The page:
A chronological review of some of the main stories about Islam and Islamism in America during the second quarter of 2015.
Islam and Islamism in America in 2015: Part 2
Soeren Kern | Gatestone Institute | January 29, 2016
The following is a chronological survey of some of the main stories about Islam and Islamism in America during the second quarter of 2015. Part 1 of this series can be found here.
April 1. Ahlam Ahmed, an 18-year-old year-old from Queens, said she wanted to become the first female Muslim firefighter in New York City. Ahmed stands five feet tall and weighs just 105 pounds. In an interview with the Village Voice, Ahmed expressed more concern over the dress code than the physical requirements for the job. “I have to be covered,” she said. “I love wearing the scarf. It’s for protection.” FDNY press officer Elisheva Zakheim said: “We try to accommodate religious practices, but safety is our first concern, be it male or female. We approach a lot of these questions on a case-by-case basis.”
April 2. A study by the Washington, DC-based Pew Research Center forecast that, if current trends continue, there will be more Muslims in North America than Jews by 2035. The study, “The Future of World Religions: Population Growth Projections, 2010-2050,” states that in the United States, Muslims will comprise 2.1% of the population in 2050, up from 0.9% in 2010. Jews, meanwhile, will fall to 1.4% of the U.S. population from 1.8% in 2010.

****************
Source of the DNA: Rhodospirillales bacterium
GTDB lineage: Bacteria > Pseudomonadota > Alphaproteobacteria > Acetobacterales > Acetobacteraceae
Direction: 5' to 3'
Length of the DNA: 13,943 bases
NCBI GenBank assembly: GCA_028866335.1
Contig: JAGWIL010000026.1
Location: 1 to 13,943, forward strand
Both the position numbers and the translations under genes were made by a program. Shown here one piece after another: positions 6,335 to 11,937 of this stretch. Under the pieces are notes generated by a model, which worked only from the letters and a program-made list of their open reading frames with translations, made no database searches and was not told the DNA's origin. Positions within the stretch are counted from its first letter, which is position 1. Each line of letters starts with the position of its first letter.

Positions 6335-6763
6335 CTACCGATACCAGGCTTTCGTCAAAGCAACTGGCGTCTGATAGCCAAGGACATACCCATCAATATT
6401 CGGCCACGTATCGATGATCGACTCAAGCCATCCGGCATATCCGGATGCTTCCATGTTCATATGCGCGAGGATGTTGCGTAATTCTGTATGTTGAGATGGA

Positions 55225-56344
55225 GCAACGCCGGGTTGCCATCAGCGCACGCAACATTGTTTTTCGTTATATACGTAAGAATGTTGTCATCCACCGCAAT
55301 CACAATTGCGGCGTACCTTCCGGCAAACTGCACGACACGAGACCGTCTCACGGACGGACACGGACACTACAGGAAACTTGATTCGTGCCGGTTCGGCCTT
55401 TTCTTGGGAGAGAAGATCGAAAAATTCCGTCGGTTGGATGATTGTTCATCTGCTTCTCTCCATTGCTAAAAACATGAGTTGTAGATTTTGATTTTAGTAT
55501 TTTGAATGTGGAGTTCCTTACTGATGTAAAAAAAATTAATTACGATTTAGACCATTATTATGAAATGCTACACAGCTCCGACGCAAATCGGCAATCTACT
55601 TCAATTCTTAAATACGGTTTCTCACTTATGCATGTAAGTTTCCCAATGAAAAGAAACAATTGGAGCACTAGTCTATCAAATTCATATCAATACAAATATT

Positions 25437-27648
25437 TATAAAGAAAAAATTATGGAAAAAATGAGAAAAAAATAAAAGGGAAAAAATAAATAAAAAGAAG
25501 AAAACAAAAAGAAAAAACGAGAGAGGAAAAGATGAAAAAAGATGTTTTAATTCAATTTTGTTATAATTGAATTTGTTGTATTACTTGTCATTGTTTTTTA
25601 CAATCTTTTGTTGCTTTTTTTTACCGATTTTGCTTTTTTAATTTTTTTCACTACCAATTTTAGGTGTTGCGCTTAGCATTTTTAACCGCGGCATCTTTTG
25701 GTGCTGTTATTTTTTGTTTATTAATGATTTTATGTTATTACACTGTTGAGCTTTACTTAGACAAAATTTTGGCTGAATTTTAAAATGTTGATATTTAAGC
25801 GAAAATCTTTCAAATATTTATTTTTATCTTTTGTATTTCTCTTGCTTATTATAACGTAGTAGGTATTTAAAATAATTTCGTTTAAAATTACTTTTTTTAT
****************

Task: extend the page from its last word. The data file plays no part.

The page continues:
April 2. A newsletter distributed by the Republican Central Committee in Bonneville County, Idaho, included an article, “Islam in Idaho,” which warned that Muslims are “infiltrating” the state, and that Muslims have been taught to “be ready to rise up and kill” non-Muslims. The article called on readers to “demand that our lawmakers and law enforcers pay attention and ascertain whether or not there is a potential threat.”
April 7. A scheduled screening of “American Sniper” at the University of Michigan was abruptly cancelled after school officials received complaints that the film perpetuates “negative and misleading stereotypes” against Muslims. A statement said: “While our intent was to show a film, the impact of the content was harmful, and made students feel unsafe and unwelcomed at our program.” On April 16, the university reversed its decision.
April 8. Writing in a magazine called Index on Censorship, the organizers of a women’s conference at the University of South Dakota recounted attempts by Muslim groups to ban a screening of Honor Diaries, a documentary about the worldwide problem of honor killings and other violence against women.